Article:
Sunday, 14 May 2017

Foxlow Soho

Anchovy and goats butter on rye crisps
Hawksmoor - either Air St or Seven Dials - is one of my happy places. The food is always good, the staff are always friendly and competent and the atmosphere inviting. You step through the door and take a deep breath because, for a couple of hours, nothing bad can happen. Unfortunately, Hawksmoor is priced to make that particular happy place quite a rare treat. Once a year, if I am lucky. A few years ago, presumably recognising that people want good food, nice staff and a welcoming atmosphere more often than that, the people behind Hawksmoor opened Foxlow, pitched as a "neighbourhood restaurant". The neighbourhoods they started in were Stoke Newington, Clerkenwell and Balham though, none of which are convenient for me to drop in on or particularly enticing as a destination in themselves. The new Soho branch, however, is very convenient for getting home from.
Shaky Pete's Ginger Brew - the head is deliberate
The soft launch was this week, with a very appealing 50% off food, and I managed to be quick enough on the booking button to get a table for last night. I started with one of Hawksmoor's most famous drinks, Shaky Pete's ginger brew - a fabulous take on a shandy and the best possible use for London Pride. Paul had a beer, but he was very impressed when I gave him a sip of my drink.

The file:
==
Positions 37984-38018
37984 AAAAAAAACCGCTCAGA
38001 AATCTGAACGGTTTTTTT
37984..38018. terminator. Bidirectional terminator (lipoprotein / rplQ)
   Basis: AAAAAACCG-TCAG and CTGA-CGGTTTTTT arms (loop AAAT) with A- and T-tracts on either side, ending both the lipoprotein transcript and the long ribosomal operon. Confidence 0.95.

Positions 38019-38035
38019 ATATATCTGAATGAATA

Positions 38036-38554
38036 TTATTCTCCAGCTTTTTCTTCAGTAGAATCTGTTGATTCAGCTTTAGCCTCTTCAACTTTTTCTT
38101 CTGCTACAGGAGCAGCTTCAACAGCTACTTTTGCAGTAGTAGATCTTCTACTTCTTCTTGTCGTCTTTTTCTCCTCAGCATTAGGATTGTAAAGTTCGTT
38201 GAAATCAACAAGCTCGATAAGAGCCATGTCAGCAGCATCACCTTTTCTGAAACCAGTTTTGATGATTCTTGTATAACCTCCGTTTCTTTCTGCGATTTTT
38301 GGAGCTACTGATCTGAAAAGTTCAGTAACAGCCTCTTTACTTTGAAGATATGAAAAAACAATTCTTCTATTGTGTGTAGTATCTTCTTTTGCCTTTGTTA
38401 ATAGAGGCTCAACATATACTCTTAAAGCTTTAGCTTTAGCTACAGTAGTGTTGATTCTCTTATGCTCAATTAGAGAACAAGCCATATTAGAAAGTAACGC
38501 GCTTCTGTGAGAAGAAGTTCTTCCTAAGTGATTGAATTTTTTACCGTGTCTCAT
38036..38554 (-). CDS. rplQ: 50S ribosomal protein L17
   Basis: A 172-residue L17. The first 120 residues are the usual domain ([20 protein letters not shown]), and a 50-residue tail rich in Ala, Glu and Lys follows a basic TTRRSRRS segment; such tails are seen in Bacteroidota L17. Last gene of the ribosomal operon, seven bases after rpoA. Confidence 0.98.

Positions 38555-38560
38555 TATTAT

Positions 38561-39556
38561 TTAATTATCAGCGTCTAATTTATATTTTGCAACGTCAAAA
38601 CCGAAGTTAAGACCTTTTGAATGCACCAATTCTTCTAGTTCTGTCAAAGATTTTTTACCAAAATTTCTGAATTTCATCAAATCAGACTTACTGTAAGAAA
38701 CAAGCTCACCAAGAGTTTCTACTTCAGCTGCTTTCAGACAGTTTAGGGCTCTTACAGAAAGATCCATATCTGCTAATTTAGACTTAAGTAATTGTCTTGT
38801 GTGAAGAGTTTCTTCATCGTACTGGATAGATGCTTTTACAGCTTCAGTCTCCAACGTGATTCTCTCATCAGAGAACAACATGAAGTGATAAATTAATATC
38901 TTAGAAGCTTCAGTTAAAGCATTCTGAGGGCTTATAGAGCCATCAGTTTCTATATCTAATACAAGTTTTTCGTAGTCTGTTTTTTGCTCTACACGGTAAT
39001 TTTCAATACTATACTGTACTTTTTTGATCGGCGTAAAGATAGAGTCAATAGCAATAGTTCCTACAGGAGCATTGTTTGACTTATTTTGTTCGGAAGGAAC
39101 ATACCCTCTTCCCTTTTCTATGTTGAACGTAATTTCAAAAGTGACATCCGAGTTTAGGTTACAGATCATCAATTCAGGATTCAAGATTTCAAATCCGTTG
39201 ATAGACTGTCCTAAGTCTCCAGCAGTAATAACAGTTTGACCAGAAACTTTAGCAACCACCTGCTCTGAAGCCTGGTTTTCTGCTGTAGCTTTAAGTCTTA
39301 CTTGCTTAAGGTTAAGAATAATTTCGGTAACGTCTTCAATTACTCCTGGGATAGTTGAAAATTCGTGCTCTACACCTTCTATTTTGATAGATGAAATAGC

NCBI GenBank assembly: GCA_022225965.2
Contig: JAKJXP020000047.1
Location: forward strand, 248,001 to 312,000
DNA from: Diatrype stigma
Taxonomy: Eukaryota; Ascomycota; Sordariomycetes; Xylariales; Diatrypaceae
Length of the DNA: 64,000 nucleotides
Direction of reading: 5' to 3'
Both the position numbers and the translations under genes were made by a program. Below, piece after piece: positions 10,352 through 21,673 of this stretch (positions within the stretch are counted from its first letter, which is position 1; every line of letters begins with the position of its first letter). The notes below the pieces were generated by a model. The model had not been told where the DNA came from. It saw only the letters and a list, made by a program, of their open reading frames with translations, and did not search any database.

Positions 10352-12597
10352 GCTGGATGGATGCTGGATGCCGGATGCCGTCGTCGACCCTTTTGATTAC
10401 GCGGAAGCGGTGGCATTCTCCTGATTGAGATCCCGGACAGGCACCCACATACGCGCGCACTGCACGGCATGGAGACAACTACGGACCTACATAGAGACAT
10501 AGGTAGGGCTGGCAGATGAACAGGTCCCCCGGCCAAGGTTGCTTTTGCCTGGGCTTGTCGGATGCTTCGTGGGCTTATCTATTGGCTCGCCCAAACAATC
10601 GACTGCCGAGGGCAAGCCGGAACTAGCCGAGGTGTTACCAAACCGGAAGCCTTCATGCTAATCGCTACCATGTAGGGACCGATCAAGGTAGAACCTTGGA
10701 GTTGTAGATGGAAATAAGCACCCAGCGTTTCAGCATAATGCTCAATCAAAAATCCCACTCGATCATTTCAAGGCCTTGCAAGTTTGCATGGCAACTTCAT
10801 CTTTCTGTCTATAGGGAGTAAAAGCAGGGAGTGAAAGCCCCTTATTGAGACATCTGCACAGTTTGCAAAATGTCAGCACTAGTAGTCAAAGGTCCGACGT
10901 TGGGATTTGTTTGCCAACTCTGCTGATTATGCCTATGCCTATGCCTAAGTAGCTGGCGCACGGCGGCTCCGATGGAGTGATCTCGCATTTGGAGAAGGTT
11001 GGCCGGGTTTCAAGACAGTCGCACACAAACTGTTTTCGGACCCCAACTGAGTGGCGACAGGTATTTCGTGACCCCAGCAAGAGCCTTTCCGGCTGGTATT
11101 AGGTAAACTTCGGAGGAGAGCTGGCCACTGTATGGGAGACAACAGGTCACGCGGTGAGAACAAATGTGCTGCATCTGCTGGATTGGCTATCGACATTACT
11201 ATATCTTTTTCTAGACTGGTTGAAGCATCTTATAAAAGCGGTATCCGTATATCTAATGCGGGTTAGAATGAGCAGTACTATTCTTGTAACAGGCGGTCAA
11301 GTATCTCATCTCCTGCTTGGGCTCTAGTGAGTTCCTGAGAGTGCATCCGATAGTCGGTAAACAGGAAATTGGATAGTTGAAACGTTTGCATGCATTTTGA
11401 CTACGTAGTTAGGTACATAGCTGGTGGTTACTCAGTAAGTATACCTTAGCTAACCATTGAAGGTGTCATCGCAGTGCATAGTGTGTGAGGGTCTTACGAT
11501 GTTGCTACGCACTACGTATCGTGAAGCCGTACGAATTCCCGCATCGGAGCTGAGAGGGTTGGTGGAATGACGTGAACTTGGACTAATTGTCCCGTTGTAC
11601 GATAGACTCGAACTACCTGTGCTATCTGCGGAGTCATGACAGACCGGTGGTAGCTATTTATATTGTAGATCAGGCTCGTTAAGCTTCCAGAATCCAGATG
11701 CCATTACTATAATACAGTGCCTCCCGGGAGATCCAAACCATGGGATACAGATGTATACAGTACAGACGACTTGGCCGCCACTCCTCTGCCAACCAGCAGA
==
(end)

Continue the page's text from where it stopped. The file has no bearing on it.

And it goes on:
Five pepper squid
I knew I wanted fried chicken as a main course - I've been having a craving lately - so chose the lightest possible option for my starter. It was 3 little (almost certainly Peter's Yard) rye crispbreads, topped with whipped goats butter, plump curled anchovies and rings of crunchy red onion. Perfect appetite-whetting mouthfuls, with enough salt to make the ginger brew sing. Paul had five pepper squid. Which was nicely crisp but slightly underpowered for something claiming five peppers. The devilled mayo could have had a little more tang as well. But it's always nice to see tentacles on the plate as well as calamari rings.

We'd ordered a bottle of pinot noir (the wine list is very reasonably priced) to go with our mains. They didn't have it, and in what may be a world first for wine waiters, they suggested an alternative that was actually cheaper than our original selection. I was a little surprised by the assertion that the flavours in the suggested Chilean carmenere were similar, because the carmeneres I have had in the past were pretty big, fruity wines with a bit of smoke, whereas the pinot noir we were anticipating was a lighter, more refined affair. As it happened, the recommendation was absolutely on the money: a much lighter bodied and very drinkable wine.